Lisa Cholodenko’s sober retelling of Dorothy Allison’s novel about a determined woman returning home to confront her traumatic past and pull her damaged family together, “Cavedweller” is a solid adaptation that never quite achieves its potential. Held back by a script that doesn’t entirely connect with the emotional heart of the material or convey the intimate observations of the book, the Showtime feature nonetheless is an involving, sensitively rendered drama that will be a well-received cable presentation and should secure festival dates on the strength of the director’s name.
Like Allison’s semi-autobiographical breakthrough “Bastard Out of Carolina,” 1998 novel “Cavedweller” again deals with a dysfunctional family scarred by violence. (A stage adaptation by Kate Moira Ryan performed last summer at the New York Theater Workshop similarly failed to harness all the dramatic weight or nuance originally on the page.)
The film reps a departure for Cholodenko from the city settings of “High Art” and “Laurel Canyon” to small-town Georgia, showing a strong feel for the static nature of life in an insular Bible belt community. And while it serves merely to transport the principal character back to her past where the main drama unfolds, the mini road movie of her cross-country journey is perhaps just as much the core of the story, vaguely recalling “Alice Doesn’t Live Here Anymore.”
Following the death in an accident of longterm partner Randall (Kevin Bacon), Delia (Kyra Sedgwick) packs up their angry 12-year-old daughter Cissy (Regan Arnold) and returns to Cayro, Georgia. She left 10 years earlier and joined Randall’s rock band, fleeing Clint (Aidan Quinn), an abusive redneck husband who tried to kill her, and leaving behind two young daughters, now in their teens.
Enduring the community’s harsh judgment, Delia encounters hostile resistance from the girls’ paternal grandmother (Jackie Burroughs) and from her daughters themselves, Amanda (Vanessa Zima) and Dede (April Mullen). Unable to provide a roof for the girls in any other way, Delia makes a deal with Clint, now dying of cancer, to move in and care for him through the final stages of his illness.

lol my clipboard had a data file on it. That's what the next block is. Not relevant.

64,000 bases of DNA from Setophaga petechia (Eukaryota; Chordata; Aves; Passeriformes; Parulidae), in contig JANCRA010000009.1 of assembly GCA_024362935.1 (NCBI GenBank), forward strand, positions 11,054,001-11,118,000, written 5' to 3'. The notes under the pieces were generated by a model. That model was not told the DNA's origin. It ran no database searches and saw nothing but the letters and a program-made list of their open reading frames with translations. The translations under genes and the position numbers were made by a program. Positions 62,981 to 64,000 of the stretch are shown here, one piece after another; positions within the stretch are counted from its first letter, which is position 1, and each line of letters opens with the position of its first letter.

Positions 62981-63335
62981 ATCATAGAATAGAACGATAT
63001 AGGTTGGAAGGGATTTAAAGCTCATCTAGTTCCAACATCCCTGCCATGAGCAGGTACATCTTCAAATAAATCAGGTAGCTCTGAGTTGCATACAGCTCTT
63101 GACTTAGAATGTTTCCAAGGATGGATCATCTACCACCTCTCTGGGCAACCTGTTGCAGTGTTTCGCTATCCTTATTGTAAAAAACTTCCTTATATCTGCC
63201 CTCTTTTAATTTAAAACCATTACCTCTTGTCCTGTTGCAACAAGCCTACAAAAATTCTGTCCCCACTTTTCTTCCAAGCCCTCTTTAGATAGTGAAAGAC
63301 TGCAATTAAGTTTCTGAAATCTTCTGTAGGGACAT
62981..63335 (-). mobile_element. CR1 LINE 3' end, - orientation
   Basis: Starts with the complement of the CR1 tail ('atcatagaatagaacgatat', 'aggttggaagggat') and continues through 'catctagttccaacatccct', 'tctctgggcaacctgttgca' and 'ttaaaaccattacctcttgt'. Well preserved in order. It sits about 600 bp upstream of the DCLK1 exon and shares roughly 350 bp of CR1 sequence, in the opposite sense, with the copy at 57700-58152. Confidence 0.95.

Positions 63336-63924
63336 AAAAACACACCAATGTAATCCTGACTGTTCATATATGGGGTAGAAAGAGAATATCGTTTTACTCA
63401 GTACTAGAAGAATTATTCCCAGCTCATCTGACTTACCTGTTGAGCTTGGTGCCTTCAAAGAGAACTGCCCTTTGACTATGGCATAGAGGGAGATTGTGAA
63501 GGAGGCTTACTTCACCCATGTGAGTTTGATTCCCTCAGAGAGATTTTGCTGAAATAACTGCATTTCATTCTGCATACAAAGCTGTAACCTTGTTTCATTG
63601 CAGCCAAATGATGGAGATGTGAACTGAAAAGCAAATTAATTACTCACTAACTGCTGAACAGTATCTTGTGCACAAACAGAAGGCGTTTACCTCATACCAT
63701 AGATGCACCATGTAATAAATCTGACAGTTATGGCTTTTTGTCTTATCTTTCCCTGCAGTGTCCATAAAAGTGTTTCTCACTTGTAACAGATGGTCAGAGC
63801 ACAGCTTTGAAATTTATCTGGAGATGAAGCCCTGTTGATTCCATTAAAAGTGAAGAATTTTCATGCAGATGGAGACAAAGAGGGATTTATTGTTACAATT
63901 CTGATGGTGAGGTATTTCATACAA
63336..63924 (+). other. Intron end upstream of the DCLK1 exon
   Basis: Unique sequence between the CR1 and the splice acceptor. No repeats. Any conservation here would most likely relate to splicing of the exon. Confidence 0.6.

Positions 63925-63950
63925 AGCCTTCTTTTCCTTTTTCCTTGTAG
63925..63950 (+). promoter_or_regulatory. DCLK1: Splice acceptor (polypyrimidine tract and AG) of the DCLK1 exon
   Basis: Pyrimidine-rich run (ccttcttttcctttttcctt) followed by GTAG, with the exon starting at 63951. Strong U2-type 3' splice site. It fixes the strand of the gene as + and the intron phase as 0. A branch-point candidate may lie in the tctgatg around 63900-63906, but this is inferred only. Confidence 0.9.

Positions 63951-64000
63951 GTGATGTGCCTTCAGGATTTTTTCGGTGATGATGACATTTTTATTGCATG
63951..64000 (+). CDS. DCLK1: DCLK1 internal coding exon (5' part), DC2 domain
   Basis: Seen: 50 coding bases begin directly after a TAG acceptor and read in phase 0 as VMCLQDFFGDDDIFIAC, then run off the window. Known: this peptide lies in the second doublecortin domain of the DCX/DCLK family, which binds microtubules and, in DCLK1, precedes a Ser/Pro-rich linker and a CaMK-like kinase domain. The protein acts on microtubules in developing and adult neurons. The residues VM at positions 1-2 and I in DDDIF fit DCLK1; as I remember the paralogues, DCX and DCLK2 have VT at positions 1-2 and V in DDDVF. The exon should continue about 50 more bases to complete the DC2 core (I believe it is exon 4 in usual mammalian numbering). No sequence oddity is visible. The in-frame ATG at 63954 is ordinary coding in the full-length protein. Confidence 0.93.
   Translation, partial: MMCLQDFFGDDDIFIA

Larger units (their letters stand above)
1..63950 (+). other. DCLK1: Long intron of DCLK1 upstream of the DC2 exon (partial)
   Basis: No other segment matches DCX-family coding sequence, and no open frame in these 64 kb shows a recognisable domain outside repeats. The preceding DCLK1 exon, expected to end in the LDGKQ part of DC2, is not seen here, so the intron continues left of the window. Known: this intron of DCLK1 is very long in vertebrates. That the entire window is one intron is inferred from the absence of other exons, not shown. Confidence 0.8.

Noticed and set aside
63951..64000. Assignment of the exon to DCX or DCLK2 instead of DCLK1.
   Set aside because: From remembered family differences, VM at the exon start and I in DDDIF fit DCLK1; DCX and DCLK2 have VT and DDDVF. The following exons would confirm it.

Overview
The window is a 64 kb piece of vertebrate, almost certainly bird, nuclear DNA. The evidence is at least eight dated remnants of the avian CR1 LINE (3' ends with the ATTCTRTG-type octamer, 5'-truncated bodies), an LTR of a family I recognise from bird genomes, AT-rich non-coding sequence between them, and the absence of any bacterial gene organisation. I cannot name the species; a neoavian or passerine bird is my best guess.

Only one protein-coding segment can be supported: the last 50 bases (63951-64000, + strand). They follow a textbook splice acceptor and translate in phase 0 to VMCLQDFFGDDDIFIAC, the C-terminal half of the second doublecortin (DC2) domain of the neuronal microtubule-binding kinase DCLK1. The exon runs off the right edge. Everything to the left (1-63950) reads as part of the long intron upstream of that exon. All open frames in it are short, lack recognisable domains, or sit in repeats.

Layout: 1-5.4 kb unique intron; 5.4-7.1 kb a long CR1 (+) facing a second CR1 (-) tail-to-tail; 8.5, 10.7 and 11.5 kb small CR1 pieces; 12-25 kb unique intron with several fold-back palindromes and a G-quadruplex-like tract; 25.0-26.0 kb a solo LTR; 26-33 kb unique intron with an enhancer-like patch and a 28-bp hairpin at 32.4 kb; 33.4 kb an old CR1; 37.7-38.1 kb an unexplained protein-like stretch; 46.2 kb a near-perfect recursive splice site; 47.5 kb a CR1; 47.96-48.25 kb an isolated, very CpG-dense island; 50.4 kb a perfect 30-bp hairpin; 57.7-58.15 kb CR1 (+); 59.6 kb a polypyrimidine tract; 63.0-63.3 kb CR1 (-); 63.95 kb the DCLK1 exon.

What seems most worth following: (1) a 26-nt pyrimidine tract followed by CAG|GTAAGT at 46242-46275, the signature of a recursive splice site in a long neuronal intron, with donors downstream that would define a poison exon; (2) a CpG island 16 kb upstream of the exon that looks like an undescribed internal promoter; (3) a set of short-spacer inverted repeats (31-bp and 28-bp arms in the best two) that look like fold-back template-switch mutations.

Dede’s rebellious nature and sexual curiosity give the girl insight into what she misguidedly thinks are the reasons for her mother’s abandonment, while her older sister Amanda is a preachy Baptist fundamentalist who prays for Delia’s soul but lacks forgiveness. Delia’s efforts to reconnect with her estranged daughters and regain their trust and love cause further strain in her difficult relationship with Cissy, resentful about being uprooted from Los Angeles to hick central.
The awkward configuration of tense strangers suddenly thrown together as family makes for interesting drama, and Delia’s courage in facing her guilt while refusing to spell out her full quota of reasons for leaving make her a strong, complicated central figure. But screenwriter Anne Meredith’s adaptation too often skims the surface of the characters’ struggles when it should dig deeper, sacrificing much of the novel’s emotional resonance in the distillation, particularly where Cissy is concerned.
Cast is fine all round, though Sedgwick, while sympathetic, relies too much on twitchy mannerisms to convey Delia’s inner conflict. Playing against his usual nice-guy type, Quinn strongly registers the rueful nature of a man bitterly accounting for his past, and Jill Scott has warm moments as Delia’s supportive best friend.
Crisply shot drama flows at a leisurely yet satisfying pace, graced by Wendy Melvoin’s score, which adds a dark undertone to country-flavored strings.